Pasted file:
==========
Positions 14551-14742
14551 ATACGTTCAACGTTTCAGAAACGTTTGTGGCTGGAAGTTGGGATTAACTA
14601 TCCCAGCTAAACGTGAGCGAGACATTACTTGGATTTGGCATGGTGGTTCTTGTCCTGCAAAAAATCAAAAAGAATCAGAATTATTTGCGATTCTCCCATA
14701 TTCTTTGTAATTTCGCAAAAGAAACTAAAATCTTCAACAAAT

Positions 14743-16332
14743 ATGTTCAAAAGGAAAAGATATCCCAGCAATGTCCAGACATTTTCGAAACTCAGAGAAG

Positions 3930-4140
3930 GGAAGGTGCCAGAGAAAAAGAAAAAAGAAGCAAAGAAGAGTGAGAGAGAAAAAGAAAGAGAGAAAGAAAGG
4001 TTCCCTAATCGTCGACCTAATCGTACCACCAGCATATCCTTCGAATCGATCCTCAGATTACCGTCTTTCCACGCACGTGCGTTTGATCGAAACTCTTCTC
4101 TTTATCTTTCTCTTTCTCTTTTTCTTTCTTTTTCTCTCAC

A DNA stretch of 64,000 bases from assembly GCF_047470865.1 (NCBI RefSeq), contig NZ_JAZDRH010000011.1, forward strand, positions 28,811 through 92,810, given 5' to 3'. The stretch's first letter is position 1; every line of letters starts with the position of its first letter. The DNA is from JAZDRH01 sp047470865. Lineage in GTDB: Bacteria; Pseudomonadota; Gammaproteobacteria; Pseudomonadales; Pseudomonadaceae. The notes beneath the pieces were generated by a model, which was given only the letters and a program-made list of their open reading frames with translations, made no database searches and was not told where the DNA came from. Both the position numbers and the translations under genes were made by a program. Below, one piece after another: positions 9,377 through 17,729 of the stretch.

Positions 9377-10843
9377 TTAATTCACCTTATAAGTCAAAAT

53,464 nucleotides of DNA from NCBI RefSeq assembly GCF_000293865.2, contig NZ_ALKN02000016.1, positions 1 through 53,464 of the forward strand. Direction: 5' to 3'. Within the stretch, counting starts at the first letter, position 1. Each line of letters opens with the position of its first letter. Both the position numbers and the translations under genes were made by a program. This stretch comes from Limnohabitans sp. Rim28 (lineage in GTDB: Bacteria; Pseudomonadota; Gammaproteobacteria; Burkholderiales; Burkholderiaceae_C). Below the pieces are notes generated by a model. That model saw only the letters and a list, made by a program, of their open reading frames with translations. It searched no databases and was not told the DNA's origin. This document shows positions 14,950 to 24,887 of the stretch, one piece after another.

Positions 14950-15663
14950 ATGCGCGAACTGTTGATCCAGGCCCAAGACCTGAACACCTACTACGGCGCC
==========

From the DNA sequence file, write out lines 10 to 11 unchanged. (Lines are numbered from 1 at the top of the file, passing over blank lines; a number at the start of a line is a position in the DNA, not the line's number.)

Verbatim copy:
4101 TTTATCTTTCTCTTTCTCTTTTTCTTTCTTTTTCTCTCAC

A DNA stretch of 64,000 bases from assembly GCF_047470865.1 (NCBI RefSeq), contig NZ_JAZDRH010000011.1, forward strand, positions 28,811 through 92,810, given 5' to 3'. The stretch's first letter is position 1; every line of letters starts with the position of its first letter. The DNA is from JAZDRH01 sp047470865. Lineage in GTDB: Bacteria; Pseudomonadota; Gammaproteobacteria; Pseudomonadales; Pseudomonadaceae. The notes beneath the pieces were generated by a model, which was given only the letters and a program-made list of their open reading frames with translations, made no database searches and was not told where the DNA came from. Both the position numbers and the translations under genes were made by a program. Below, one piece after another: positions 9,377 through 17,729 of the stretch.